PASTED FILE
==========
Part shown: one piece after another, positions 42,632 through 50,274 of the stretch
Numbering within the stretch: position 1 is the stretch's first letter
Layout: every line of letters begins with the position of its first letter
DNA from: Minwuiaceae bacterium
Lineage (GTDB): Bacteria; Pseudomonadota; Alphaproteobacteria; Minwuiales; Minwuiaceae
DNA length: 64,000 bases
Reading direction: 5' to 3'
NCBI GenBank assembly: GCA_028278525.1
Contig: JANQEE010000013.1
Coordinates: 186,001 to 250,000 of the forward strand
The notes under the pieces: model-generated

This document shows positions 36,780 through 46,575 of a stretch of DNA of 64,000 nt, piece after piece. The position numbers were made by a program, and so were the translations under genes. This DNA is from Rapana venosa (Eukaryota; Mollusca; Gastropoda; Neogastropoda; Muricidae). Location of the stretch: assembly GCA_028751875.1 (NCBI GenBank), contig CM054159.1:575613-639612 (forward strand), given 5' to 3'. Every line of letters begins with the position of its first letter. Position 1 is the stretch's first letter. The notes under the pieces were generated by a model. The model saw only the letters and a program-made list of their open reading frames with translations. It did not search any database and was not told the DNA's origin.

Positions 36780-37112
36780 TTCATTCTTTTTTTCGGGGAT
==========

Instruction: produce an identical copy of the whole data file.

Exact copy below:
Part shown: one piece after another, positions 42,632 through 50,274 of the stretch
Numbering within the stretch: position 1 is the stretch's first letter
Layout: every line of letters begins with the position of its first letter
DNA from: Minwuiaceae bacterium
Lineage (GTDB): Bacteria; Pseudomonadota; Alphaproteobacteria; Minwuiales; Minwuiaceae
DNA length: 64,000 bases
Reading direction: 5' to 3'
NCBI GenBank assembly: GCA_028278525.1
Contig: JANQEE010000013.1
Coordinates: 186,001 to 250,000 of the forward strand
The notes under the pieces: model-generated

This document shows positions 36,780 through 46,575 of a stretch of DNA of 64,000 nt, piece after piece. The position numbers were made by a program, and so were the translations under genes. This DNA is from Rapana venosa (Eukaryota; Mollusca; Gastropoda; Neogastropoda; Muricidae). Location of the stretch: assembly GCA_028751875.1 (NCBI GenBank), contig CM054159.1:575613-639612 (forward strand), given 5' to 3'. Every line of letters begins with the position of its first letter. Position 1 is the stretch's first letter. The notes under the pieces were generated by a model. The model saw only the letters and a program-made list of their open reading frames with translations. It did not search any database and was not told the DNA's origin.

Positions 36780-37112
36780 TTCATTCTTTTTTTCGGGGAT